The week is not quite over, and it's already been a lousy one for free speech on America's campuses. Yesterday, angry students at the University of Massachusetts Amherst were caught on video stealing a conservative student newspaper, while a police officer stood by and not only watched, but excused the students' behavior. A graduate student protested the attempt to steal hundreds of copies of the newspaper, explaining that the newspaper said right on its front page that only the first copy was free and every following copy was three dollars (a tactic necessitated over the years by hundreds of previous examples of newspaper thefts across the country, once even at the hands of a Berkeley mayor!). He had the papers ripped right out of his hands. You can see for yourself here:
Meanwhile the Maryland state legislature decided to use its great power to prevent a student group at the University of Maryland from having an event featuring Pirates II: Stagnetti's Revenge, a film that is X-rated but likely, in my legal opinion, protected by the First Amendment. With all the uproar, you would think these were children forced to watch the film, rather than adult college students engaged in perfectly legal behavior.
At Boston College, Bill Ayers' speaking engagement was blocked by the University, which cited security concerns and community disapproval. BC completely undermined the security claim by subsequently rejecting an offer for Ayers to appear via satellite.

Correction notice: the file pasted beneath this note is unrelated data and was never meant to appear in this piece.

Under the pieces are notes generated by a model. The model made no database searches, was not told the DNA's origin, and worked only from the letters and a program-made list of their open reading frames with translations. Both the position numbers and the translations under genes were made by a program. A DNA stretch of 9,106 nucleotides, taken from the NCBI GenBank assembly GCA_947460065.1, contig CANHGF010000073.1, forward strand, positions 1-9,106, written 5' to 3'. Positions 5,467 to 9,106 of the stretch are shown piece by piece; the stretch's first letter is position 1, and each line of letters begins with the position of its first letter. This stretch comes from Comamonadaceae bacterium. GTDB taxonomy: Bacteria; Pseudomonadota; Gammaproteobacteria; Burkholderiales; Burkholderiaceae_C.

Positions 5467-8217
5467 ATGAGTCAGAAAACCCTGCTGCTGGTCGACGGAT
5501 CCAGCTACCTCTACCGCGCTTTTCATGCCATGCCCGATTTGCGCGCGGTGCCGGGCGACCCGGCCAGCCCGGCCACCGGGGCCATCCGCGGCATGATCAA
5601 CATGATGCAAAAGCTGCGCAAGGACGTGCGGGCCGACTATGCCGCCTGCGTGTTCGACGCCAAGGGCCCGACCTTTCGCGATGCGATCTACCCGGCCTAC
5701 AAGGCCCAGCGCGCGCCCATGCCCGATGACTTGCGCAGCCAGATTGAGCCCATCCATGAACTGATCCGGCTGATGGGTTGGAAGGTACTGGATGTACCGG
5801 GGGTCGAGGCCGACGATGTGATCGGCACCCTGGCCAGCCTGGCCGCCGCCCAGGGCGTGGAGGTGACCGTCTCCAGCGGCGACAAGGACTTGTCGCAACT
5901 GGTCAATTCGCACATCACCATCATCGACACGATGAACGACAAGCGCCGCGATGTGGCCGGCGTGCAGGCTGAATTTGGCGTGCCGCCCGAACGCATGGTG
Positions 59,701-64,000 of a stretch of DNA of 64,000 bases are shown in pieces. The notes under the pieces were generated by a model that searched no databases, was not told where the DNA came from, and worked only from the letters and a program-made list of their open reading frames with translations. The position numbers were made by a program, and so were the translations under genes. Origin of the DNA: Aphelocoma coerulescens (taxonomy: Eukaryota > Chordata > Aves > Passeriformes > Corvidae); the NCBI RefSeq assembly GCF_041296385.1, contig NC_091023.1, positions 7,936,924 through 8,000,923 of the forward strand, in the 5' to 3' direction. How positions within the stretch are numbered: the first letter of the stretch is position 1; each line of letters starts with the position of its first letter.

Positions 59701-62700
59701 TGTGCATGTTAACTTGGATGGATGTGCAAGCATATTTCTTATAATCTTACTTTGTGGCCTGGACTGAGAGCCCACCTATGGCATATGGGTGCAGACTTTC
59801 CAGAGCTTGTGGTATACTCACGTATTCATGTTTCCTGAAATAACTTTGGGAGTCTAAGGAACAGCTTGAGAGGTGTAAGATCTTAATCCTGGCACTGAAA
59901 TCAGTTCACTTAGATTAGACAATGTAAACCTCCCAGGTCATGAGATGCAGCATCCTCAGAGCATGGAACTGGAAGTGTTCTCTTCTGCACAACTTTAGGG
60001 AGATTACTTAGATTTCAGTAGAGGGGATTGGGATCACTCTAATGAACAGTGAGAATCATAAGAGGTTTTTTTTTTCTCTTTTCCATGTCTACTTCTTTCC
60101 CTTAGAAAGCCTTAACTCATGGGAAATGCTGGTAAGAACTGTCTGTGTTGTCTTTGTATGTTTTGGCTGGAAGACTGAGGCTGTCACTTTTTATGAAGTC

At Virginia Tech, public criticism is pouring in as the school considers adopting a political litmus test for granting tenure and promotion that requires the school to include "commitment to diversity" in professors' dossiers. Professors would get extra credit for things like altering their publications "to incorporate multicultural or gender perspectives." They would also get credit for participating in politicized workshops--but no credit for similar activities if they don't count as a "diversity accomplishment." This may sound warm and fuzzy, but in practice it coerces professors to tilt their scholarship to whatever official orthodoxy the university thinks is appropriate, which does not square with academic freedom one little bit.
And, despite numerous e-mails from me and international attention, the Oklahoma legislature has still refused to comment on whether it plans to pursue its investigation of Richard Dawkins' March 6 speech, which I have covered in detail previously.
Fighting for free speech on campus can be a tough and disillusioning career choice some weeks, and this is definitely one of those weeks. I recognize that campuses are in many ways the front lines in the culture wars, but I just wish that people would remember that the Bill of Rights and the protections on free speech were designed as the ground rules for maintaining a diverse and pluralistic society. These days, however, it seems that this lesson has been lost and that far too many people only believe in free speech to the extent to which it protects them, and throw it out the window when it's a point of view with which they disagree. If students keep learning these kind of lessons, whether they be taught by campus administrators or state legislatures, we shouldn't be surprised that so many of them believe there is nothing wrong with destroying publications they don't like.